3rd attempt.

Did the same ferment, this time adding a little more yeast.  This time though I decided to soak the rest of the wheat.  I added the rest of the wheat and flour in the remaining water, mixed  and then needed for a couple minutes until smooth, then covered and refridgerated overnight. ( I tried this as I have another receipe that uses this technique and it works well)  The idea of this to soften the hard edges of the whole wheat.  Not sure if it actually works.  Added all the ingredients to the mixer and the remainder of the steps remain the same.  Again, the results have been the same, short dense loaves.

today, at the last minute I decided I wanted to make bread, not making the ferment the night before had to find another process.  This is what I did with the same receipe:

Sponge:  3/4c water, 4 1/2 tsp yeast, 1 cup wheat flour  mixed well- cover for 45 min. While that was soaking I soaked the seeds in a seperate bowl. to the soaker  I added, 1/2C w/w flour, 1  1/2c spelt flour and  1 1/2c water.  Mixed well.  After mixing, transfered to the mixer and added the remaining ingredience.  Following the same steps as above.  Each rise process was fantastic, even when transfered to the bread pans, they rose to the top in about an hour and baked beutifully.  They are still dense though.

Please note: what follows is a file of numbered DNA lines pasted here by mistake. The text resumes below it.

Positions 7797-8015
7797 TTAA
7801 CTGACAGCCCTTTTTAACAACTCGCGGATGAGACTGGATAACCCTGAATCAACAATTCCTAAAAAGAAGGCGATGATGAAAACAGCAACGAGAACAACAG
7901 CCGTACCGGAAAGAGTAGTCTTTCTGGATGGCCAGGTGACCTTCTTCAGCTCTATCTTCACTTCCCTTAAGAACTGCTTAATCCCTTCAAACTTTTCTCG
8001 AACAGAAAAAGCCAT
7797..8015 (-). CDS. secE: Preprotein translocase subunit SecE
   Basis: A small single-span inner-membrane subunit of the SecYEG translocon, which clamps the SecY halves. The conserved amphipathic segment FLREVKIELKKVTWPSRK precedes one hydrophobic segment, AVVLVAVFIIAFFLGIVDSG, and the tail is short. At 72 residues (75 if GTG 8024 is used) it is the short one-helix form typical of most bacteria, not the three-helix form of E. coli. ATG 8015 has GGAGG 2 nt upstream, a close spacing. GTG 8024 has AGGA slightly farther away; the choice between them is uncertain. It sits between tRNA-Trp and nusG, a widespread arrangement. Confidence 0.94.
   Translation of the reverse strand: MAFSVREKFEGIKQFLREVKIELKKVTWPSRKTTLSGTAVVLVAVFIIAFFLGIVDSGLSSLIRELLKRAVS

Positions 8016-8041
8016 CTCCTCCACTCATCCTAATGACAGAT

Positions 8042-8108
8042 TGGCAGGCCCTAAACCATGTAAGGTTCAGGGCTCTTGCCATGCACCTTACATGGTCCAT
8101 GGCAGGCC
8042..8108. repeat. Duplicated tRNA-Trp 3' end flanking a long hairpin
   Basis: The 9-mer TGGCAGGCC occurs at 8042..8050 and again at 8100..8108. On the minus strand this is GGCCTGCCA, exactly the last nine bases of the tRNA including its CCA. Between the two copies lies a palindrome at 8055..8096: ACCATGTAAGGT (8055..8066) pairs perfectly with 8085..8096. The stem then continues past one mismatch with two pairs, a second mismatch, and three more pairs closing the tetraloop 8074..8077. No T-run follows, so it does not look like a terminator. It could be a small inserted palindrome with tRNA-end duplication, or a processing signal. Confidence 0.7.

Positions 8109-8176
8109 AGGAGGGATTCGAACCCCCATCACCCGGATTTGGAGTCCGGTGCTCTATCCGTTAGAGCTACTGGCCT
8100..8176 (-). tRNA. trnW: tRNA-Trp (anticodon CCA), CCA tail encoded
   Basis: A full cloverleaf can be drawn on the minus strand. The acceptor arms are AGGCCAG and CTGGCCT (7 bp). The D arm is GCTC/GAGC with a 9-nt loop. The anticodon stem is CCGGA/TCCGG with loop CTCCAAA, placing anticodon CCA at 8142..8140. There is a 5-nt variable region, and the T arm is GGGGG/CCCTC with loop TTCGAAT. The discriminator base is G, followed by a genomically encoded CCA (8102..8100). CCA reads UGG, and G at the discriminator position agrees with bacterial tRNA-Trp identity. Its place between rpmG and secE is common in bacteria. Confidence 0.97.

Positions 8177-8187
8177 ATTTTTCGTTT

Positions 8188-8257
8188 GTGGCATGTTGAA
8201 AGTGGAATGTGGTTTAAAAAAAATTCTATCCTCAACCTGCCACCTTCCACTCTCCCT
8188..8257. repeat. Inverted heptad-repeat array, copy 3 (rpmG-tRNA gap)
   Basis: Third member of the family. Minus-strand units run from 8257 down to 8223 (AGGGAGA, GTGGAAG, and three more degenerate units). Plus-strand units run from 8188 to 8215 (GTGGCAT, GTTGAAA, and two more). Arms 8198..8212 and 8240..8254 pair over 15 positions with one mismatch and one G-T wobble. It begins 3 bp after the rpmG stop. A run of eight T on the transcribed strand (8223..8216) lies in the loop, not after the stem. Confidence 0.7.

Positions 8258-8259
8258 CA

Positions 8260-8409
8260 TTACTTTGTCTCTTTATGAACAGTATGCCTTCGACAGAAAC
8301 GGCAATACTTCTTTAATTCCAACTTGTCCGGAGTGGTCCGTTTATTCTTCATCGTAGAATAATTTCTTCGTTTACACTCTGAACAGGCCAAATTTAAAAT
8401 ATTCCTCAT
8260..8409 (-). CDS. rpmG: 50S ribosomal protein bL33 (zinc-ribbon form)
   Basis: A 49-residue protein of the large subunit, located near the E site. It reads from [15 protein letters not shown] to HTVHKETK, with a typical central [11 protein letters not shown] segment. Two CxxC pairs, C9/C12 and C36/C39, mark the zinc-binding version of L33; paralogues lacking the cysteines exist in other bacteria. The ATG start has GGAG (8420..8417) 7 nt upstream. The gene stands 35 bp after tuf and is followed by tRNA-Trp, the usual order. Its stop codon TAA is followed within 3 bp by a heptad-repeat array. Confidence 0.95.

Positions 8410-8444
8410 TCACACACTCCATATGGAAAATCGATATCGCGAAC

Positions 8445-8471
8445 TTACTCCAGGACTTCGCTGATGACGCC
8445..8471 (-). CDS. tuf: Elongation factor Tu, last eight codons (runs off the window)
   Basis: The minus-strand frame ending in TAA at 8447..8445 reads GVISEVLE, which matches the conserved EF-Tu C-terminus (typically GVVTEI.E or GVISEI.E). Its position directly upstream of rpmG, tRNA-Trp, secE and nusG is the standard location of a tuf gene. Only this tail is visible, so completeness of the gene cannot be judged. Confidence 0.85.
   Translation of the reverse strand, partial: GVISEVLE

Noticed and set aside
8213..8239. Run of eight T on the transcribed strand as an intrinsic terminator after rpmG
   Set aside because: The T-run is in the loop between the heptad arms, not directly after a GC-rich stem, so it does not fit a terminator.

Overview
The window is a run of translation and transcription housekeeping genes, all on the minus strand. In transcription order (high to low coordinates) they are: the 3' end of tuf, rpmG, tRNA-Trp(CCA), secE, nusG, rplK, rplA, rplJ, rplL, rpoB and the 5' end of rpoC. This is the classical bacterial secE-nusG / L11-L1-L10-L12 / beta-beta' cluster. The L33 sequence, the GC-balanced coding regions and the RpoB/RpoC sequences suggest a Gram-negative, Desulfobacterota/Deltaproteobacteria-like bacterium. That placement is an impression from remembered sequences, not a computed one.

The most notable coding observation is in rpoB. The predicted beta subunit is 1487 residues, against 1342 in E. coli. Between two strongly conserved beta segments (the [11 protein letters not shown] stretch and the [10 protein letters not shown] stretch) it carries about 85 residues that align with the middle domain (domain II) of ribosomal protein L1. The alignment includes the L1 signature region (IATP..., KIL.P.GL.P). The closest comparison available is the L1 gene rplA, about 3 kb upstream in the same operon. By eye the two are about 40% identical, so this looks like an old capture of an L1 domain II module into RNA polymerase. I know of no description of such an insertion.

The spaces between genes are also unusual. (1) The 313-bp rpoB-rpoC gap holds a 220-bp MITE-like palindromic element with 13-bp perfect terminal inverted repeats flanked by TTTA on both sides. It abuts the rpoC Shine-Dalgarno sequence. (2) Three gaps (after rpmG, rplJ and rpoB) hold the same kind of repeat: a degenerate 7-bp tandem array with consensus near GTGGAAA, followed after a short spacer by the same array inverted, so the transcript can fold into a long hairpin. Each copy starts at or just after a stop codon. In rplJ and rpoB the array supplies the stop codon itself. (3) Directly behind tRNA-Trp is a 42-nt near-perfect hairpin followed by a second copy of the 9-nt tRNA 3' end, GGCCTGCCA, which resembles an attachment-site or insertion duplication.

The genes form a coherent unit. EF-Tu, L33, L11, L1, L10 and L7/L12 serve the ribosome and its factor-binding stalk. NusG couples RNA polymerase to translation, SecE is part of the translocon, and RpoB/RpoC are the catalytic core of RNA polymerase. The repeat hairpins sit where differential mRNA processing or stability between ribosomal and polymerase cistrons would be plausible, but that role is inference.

Mini Oven's picture
Mini Oven

Bread machine is doing a good job.  Bread machines also heat ingredients, what is the dough temperature of the hand mixed dough?  

Gluten development...  need more specifics on mixing and kneading.  

Have you tried letting the dough rise more before baking?  

How about moving the stone down to the lower shelf?   How soon does the bread start to brown?  How does the crust look and compare on all sides?

akhome's picture
akhome

I'm not sure the dough temperature.  I will make sure to check this next time.  I let the kitchen aid do most of the mixing, 2 min on low until incorporated, then 5 min. on meadium then hand knead till smooth.  I will make better notes next time.  I have attempted to let the dough rise longer, yesterday it was aboit 3 hours and it just stops rising.  If I lower the stone it will be on the bottom rack, leaving no room for water. Maybe I don't need this, but my other loaves turn out good with the water.  The crusts are browned evenly on all sides and look beautiful Though not sure when they start to brown.

clazar123's picture
clazar123

Whole wheat is a more dense loaf than all white. It is a matter of getting it to the consistency that you will like. Adding gluten flour and 1/2 c (about) of seeds will make it a heavier,chewier bread. FLuffy is probably not possible but with some tweaking, mostly in technique but some in ingredients, you should be able to accomplish a toothsome, delicious loaf.